Defence Animal Centre
|Defence Animal Centre|
|Legal status||Military training organisation|
|Purpose/focus||Training for search dogs and Household Cavalry horses|
|Location||Melton Mowbray, Leicestershire, UK|
|Parent organization||Army Training and Recruiting Agency|
|Affiliations||Royal Army Veterinary Corps|
The Defence Animal Centre (DAC) is a training centre, based in Melton Mowbray, east Leicestershire, that trains animals (mainly dogs) for all three armed forces. It is also home of the Royal Army Veterinary Corps. The DAC now comes under command of the Royal School of Military Engineering.
The Army moved in in 1946. RAF Police dogs began to be trained at the Centre from 1994, after merging RAF and Army dog training in April 1991. The Centre is run by Chorley-based Glendale Facilities Management. It was managed by Realm from 2000 under a PFI contract. The Army School of Equitation's indoor riding school was opened by Princess Anne on 28 February 2008. It used to be a defence agency until March 1999, when it became part of the Army Training and Recruiting Agency (ATRA), in the Adjutant General's Corps Training Group, in April 1999. In 2002, a new £10m building opened at the Centre.
As well as British defence organisations, it prepares dogs for the UK Immigration Service, HM Prison Service, HM Revenue and Customs (former HM Customs and Excise), other UK government agencies and overseas agencies including Irish Revenue Customs Service. UK police dogs are trained in-house at nine regional training centres, such as the Met's site at Keston and Scotland's centre at Pollok Country Park.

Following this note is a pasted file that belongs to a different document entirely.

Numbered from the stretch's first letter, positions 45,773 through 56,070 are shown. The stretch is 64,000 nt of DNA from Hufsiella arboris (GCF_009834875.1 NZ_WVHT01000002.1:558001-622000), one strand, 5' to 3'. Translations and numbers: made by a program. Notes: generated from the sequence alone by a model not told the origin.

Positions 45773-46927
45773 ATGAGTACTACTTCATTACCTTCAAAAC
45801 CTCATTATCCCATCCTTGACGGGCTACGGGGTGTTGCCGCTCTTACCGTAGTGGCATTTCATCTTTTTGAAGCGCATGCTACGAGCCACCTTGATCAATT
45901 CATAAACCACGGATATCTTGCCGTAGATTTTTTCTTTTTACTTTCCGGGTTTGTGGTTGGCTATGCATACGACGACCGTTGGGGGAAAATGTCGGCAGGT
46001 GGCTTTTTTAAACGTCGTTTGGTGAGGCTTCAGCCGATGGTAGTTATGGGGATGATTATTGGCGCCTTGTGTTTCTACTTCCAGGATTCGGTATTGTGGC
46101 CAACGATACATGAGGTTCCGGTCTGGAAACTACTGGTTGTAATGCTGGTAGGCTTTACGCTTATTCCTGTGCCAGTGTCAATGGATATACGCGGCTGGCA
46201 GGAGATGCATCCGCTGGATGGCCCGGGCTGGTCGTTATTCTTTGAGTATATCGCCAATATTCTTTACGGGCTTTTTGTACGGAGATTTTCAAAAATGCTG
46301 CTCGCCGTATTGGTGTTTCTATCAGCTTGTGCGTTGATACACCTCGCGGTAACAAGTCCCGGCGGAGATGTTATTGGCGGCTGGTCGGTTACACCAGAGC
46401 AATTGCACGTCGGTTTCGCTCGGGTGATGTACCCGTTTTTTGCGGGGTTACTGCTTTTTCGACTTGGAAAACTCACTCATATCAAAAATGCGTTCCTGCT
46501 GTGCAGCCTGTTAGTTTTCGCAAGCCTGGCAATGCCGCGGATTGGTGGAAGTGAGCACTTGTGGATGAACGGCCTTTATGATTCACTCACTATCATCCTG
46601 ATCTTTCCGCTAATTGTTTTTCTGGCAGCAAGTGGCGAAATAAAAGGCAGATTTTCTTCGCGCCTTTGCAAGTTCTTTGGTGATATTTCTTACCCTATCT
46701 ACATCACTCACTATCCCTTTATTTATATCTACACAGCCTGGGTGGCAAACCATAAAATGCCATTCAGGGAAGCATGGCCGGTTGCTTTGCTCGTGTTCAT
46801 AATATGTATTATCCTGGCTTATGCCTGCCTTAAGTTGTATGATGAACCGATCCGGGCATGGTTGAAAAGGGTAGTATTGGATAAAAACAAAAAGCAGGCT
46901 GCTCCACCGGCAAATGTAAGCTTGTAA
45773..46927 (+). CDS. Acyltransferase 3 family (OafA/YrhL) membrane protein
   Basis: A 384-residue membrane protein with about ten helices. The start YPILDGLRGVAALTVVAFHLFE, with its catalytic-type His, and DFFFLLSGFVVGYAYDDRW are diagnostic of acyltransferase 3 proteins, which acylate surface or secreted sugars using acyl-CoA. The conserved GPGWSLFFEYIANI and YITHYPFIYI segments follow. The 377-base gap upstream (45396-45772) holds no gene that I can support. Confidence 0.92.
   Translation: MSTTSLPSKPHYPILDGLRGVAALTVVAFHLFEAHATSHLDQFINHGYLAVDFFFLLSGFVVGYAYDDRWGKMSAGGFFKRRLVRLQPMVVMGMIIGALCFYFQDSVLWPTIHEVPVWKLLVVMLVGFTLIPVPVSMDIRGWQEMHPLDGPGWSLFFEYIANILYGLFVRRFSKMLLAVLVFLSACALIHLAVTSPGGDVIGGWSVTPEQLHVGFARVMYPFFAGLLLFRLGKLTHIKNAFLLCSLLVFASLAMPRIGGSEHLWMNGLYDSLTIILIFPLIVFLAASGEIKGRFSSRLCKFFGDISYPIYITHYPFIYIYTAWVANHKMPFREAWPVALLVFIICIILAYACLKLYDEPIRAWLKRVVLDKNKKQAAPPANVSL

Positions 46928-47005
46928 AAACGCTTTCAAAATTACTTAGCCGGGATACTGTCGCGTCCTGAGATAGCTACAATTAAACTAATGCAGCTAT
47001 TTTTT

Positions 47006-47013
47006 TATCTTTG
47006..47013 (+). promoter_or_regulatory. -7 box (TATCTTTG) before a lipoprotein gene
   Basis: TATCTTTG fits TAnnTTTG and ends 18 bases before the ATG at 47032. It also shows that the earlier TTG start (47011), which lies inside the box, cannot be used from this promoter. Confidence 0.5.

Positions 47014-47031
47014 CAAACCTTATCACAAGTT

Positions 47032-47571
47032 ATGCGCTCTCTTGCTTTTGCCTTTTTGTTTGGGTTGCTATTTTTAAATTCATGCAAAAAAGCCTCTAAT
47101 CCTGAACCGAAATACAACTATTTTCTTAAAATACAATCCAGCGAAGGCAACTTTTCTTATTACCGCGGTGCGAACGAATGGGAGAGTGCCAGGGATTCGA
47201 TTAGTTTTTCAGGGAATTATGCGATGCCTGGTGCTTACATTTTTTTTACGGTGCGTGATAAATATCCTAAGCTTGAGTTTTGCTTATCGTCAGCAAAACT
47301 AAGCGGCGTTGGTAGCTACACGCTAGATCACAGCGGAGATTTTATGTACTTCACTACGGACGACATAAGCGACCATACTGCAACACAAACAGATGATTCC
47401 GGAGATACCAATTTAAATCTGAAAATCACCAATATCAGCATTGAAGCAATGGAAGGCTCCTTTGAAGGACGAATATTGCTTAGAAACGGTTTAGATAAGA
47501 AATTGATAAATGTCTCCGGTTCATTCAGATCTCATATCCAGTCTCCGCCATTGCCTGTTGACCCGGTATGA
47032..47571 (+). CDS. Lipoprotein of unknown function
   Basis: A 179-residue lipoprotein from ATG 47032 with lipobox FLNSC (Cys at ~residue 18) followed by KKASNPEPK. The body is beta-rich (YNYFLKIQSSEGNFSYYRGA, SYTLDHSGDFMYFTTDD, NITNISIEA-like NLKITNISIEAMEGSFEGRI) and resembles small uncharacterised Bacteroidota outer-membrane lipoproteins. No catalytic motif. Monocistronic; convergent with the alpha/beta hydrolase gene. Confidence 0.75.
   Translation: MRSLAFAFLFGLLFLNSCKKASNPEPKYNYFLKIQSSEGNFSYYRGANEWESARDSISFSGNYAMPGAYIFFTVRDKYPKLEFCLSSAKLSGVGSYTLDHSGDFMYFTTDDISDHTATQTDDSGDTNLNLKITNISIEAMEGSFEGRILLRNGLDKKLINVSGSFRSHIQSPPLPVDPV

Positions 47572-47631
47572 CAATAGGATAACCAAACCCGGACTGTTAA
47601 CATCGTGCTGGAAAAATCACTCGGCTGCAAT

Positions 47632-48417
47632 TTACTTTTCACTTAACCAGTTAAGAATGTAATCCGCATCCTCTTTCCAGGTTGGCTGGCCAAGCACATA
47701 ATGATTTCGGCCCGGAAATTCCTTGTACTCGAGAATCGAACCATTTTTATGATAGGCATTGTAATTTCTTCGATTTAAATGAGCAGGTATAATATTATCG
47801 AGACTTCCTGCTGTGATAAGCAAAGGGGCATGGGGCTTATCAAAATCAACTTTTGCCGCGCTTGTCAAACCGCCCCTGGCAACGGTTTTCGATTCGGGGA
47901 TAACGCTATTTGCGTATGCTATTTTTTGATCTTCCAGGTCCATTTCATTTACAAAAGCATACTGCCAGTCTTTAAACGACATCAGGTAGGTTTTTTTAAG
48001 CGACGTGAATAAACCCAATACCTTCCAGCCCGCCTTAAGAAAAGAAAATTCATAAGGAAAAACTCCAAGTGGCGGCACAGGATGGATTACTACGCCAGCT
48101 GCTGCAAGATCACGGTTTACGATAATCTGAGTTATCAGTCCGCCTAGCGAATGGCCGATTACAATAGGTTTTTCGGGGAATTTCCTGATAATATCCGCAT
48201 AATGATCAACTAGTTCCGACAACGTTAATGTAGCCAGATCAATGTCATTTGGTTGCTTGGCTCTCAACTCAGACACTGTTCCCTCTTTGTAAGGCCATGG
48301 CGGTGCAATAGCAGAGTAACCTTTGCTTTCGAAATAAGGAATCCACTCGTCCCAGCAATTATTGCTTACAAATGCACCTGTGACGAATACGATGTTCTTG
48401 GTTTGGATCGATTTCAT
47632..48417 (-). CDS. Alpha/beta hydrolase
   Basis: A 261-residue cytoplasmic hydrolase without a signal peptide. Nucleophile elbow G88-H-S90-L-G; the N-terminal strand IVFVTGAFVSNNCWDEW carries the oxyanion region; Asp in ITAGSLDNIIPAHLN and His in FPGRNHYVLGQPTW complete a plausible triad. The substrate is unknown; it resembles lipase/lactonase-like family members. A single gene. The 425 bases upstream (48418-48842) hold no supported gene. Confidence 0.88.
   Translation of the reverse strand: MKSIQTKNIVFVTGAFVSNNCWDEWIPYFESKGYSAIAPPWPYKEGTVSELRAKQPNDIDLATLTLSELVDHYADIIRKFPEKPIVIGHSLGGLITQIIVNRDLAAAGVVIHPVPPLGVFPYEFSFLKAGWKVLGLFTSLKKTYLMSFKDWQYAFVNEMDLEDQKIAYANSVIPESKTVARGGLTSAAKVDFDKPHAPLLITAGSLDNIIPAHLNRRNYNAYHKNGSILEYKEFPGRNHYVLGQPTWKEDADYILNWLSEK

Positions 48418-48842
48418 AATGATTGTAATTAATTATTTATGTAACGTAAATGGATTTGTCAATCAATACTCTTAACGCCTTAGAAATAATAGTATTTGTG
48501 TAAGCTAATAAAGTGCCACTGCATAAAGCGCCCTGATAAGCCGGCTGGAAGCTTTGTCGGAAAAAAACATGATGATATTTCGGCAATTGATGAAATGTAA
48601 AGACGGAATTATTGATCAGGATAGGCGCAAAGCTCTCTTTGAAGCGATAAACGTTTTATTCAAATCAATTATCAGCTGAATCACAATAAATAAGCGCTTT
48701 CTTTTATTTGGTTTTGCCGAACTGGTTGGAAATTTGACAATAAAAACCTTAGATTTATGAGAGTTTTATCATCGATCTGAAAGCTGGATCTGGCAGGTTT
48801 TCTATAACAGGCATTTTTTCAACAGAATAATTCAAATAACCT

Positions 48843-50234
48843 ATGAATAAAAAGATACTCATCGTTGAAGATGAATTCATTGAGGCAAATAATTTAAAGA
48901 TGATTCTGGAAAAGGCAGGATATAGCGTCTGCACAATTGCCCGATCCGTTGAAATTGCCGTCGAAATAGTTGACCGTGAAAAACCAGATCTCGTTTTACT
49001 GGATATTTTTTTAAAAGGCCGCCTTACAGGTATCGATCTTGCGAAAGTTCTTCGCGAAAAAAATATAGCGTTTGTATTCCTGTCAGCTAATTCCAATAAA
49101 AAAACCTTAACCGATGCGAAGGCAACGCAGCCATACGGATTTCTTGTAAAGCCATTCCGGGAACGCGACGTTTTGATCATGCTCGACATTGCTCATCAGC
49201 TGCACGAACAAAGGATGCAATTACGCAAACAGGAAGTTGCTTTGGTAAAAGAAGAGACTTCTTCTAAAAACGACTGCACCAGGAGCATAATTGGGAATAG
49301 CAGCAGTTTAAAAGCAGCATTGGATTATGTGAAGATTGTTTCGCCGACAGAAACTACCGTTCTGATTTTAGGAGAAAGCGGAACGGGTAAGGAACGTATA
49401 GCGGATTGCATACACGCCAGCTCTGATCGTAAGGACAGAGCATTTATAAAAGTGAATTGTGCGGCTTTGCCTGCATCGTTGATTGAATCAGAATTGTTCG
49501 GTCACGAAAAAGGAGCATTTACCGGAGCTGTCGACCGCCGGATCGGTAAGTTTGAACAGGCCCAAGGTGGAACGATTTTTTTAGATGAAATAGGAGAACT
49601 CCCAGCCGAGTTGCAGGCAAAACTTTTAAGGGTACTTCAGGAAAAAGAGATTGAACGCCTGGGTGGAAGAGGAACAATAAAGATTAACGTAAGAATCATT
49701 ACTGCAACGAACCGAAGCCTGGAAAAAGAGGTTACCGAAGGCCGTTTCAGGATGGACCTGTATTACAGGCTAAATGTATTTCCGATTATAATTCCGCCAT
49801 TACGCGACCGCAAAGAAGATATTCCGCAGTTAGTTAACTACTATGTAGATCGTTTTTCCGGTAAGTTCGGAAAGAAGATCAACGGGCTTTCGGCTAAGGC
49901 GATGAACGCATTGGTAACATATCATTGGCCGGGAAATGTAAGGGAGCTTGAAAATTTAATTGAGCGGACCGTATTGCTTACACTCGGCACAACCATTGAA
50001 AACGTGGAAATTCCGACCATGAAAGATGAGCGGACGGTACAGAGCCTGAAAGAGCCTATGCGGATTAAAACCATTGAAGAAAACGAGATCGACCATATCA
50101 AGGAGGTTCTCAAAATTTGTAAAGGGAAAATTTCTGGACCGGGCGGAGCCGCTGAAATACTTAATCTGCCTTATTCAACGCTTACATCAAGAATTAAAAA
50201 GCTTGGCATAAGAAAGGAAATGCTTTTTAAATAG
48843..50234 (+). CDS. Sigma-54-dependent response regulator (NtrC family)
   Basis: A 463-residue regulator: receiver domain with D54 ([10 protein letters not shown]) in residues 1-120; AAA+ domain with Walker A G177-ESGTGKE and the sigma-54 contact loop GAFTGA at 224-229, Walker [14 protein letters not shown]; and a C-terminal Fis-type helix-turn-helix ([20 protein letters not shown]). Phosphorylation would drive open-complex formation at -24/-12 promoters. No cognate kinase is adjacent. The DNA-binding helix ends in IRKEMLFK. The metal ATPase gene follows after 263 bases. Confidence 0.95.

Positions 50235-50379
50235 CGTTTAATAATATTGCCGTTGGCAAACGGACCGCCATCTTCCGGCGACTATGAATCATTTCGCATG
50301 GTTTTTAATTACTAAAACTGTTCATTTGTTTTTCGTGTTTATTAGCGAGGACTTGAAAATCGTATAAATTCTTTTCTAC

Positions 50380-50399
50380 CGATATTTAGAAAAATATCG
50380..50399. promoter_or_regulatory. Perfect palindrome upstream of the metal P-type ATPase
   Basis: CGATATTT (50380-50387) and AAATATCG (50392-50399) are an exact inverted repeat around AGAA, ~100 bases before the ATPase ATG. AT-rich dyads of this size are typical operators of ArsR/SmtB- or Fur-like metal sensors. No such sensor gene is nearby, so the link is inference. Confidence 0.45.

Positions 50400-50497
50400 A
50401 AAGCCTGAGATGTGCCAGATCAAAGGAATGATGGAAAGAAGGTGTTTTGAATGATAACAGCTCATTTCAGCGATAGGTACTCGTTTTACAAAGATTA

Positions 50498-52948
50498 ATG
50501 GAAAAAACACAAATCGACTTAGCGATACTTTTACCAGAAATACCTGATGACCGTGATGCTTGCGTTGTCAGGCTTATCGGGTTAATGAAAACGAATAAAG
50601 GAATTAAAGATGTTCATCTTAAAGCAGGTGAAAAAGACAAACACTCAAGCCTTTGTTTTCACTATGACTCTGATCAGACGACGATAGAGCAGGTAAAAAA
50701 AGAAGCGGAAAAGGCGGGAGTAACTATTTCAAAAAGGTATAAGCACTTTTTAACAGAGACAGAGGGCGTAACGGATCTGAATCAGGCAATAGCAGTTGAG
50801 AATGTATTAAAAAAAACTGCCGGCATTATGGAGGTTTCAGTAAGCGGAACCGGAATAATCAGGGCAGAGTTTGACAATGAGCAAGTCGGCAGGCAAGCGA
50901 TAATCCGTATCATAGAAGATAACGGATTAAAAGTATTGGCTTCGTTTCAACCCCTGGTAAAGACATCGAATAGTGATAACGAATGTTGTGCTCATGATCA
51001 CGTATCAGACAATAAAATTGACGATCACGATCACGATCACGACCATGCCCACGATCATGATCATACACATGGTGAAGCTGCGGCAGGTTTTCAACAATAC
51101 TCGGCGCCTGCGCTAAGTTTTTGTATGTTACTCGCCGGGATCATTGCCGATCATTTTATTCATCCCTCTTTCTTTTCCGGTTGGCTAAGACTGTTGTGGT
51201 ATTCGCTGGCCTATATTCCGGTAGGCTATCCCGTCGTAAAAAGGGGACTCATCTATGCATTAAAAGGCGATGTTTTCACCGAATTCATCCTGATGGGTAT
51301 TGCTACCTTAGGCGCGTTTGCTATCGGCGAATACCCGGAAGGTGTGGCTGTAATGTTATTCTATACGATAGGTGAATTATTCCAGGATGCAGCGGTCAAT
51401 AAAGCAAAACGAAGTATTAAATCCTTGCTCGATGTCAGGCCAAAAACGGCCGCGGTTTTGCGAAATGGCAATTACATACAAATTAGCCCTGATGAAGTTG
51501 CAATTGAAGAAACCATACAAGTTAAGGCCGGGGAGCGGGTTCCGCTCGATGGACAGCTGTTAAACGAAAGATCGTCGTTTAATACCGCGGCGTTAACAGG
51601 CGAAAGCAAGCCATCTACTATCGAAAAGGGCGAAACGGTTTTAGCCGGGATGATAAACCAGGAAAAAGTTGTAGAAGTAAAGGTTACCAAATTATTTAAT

The dogs, often springer spaniels, are mainly trained as sniffer dogs to detect drugs and bombs. Substances the dogs are trained to detect include TNT, Cordtex, C-4 and Semtex.
Supply of animals
It trains about 300 dogs a year, taking about four to six months to train. Most dogs are donated by the general public. The Services Veterinary Hospital looks after the health of all the dogs (Canine Division) and horses (Equine Division) of the UK armed forces (mainly the British Army).
The site has been chosen as a training ground for the 2012 Olympics for cycling and equestrian events.
In the field, some military (and police) dogs can be fitted with special bullet-proof vests to protect them.
Army School of Farriery
At the Centre is a School of Farriery (training to repair horseshoes), recognised by the Worshipful Company of Farriers and Farriers Registered Council. International farrier competitions are held at the Centre annually. 140 horses can be stabled at the Centre, with 260 out at grass in 240 acres of grazing. 250 dogs can be housed on the main site.